Despite their great age, both the Water Wags and the Howth 17s are seeing boats either being re-built, or completely newly-constructed. This is something we’ll return to in the future, but for this weekend as the travellers return from their distant regattas, it’s to find that home sailing has been quietly going on, and the facilities and race teams are in place to provide an exceptional range of major events to move the 2018 Dublin sailing season into its Down Home phase.

As ever, there’s Dublin’s north-south divide. In the city, it’s made by the Liffey. And out in Dublin Bay, it extends along the increasingly busy shipping lane. Either way, Dun Laoghaire sailors see the Baily Headland at the north side of the bay as some sort of local Cape Horn which is best avoided, but the relatively new presence of the marina to the south in Greystones makes it an attractive and accessible venue by sea and land.

So this weekend’s Taste of Greystones Regatta at the north County Wicklow port will be a timely reminder that this is Greystones Sailing Club’s Golden Jubilee Year, and the impressive fleet in the dinghy park and the marina – with shoreside development now fully under way – is a reminder that Greystones’ Frank Whelan and his shipmates with the Grand Soleil 44 Eleuthera have been one of Ireland’s most successful boats in 2018, a superb demonstration of inspired inter-generational abilities and a potent display of the power of effective inter-disciplinary action between dinghy racers and keelboat campaigners.

Eleuthera 5 0575Frank Whelan’s Eleuthera and Paul O’Higgins Dingle Race-winning Rockabill VI racing south along the Dublin coastline. Photo: Afloat.ie/David O’Brien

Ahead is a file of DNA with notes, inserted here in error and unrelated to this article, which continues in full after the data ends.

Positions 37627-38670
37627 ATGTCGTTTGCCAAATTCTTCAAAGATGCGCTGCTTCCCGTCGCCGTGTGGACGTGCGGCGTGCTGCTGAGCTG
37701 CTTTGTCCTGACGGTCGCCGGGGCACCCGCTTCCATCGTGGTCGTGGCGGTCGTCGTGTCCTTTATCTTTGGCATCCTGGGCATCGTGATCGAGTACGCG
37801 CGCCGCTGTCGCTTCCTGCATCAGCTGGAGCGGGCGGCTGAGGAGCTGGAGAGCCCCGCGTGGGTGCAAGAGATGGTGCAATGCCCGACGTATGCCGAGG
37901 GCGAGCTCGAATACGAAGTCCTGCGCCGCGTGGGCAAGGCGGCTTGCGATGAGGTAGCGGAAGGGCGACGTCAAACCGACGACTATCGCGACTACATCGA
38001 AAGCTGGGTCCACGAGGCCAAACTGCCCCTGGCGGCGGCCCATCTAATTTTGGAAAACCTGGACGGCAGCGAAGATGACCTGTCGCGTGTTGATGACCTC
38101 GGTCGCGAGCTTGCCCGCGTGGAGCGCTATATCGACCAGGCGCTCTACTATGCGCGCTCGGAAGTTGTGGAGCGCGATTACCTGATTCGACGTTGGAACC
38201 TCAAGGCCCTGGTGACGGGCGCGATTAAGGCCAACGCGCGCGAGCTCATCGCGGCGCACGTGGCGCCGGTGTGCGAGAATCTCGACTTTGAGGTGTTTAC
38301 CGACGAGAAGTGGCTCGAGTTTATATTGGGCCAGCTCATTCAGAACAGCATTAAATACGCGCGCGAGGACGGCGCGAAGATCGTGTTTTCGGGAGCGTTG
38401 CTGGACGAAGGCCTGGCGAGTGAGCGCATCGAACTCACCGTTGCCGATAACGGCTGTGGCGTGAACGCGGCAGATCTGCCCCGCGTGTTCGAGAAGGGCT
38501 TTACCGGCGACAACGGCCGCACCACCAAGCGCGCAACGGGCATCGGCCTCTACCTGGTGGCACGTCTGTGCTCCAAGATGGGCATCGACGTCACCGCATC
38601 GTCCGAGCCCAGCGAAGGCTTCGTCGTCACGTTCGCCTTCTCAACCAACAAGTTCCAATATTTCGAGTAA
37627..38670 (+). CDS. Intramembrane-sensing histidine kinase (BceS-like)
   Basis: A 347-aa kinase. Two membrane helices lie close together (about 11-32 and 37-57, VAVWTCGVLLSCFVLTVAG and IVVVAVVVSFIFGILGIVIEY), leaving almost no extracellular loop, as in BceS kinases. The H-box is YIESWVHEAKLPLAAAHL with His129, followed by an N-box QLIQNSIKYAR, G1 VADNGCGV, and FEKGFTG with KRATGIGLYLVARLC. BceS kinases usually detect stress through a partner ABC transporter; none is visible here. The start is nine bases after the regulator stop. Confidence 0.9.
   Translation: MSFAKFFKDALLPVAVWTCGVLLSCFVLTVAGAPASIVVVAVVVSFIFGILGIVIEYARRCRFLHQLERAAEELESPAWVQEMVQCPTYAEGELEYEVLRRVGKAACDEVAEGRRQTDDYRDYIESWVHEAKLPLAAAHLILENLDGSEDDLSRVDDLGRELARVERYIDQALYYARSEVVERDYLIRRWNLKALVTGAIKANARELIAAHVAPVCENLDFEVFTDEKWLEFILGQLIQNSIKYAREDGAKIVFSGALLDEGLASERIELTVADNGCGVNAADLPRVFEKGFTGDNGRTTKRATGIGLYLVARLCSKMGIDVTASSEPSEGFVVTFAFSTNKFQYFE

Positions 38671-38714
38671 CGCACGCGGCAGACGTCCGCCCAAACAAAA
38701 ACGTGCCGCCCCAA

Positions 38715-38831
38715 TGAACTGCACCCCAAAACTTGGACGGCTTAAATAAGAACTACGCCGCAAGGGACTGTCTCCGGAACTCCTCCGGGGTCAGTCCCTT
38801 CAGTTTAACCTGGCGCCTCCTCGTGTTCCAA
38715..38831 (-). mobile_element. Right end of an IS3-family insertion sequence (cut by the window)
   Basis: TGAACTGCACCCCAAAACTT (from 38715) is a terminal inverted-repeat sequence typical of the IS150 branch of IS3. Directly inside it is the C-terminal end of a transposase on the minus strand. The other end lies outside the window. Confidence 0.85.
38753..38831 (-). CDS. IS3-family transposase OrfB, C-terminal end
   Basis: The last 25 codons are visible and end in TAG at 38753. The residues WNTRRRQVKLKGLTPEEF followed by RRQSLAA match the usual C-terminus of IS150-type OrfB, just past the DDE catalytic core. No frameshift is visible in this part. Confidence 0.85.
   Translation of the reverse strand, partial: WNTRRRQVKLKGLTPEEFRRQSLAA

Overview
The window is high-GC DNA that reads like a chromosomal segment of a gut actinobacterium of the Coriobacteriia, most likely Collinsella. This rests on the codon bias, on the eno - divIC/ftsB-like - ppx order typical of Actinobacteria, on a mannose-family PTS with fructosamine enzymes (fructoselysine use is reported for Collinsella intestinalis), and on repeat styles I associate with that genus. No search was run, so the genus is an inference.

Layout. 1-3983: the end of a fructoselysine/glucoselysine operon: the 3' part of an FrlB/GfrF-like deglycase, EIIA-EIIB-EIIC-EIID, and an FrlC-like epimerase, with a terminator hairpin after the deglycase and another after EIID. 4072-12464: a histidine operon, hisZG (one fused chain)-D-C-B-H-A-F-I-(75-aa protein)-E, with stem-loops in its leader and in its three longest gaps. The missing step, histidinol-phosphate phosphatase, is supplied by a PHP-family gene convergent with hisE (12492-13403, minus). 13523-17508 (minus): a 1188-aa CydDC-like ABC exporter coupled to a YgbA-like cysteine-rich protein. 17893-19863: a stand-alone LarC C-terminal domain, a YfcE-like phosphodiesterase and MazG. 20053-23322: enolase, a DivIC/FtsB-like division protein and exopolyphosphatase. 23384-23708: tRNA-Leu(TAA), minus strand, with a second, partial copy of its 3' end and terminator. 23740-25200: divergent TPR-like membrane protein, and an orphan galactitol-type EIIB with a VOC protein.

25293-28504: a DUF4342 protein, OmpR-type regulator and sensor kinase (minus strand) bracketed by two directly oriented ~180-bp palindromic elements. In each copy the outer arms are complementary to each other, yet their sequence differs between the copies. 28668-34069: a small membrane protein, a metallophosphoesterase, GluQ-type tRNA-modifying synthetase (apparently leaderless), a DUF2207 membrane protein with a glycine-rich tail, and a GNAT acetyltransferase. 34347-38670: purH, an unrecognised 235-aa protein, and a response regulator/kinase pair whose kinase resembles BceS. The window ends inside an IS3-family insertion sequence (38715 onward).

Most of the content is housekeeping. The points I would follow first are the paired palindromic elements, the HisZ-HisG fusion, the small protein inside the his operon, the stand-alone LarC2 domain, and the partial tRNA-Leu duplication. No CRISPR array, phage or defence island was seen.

The continuing rise of Greystones in the keelboat and dinghy rankings is acknowledged by the active support of both Dublin Bay SC and the Irish Sea Offshore Racing Association for this weekend’s two-race regatta, and with all of Ireland providing a lee as the weather draws from the Atlantic, the advantages of East Coast sailing could well be much in evidence.

The short passage south to Greystones is also a useful reminder that our capital city is set in some extraordinarily beautiful coastal scenery, and County Wicklow is simply sublime. But even in Dublin Bay itself the background which we take for granted suddenly reveals itself in photos to be quite something (you’re too busy when racing to notice, you need to study the photos later), and this weekend the Bay is the setting for the First 31.7 Annual Championship, hosted by the Royal Irish YC with Jean Mitton of RStGYC defending champion.

This is another indicator of the underlying stability and community cohesion of Dublin’s social setup, for it takes a certain level of communal stability to maintain such a varied selection of One-Design Classes, each one requiring its own level of mutual agreement to thrive.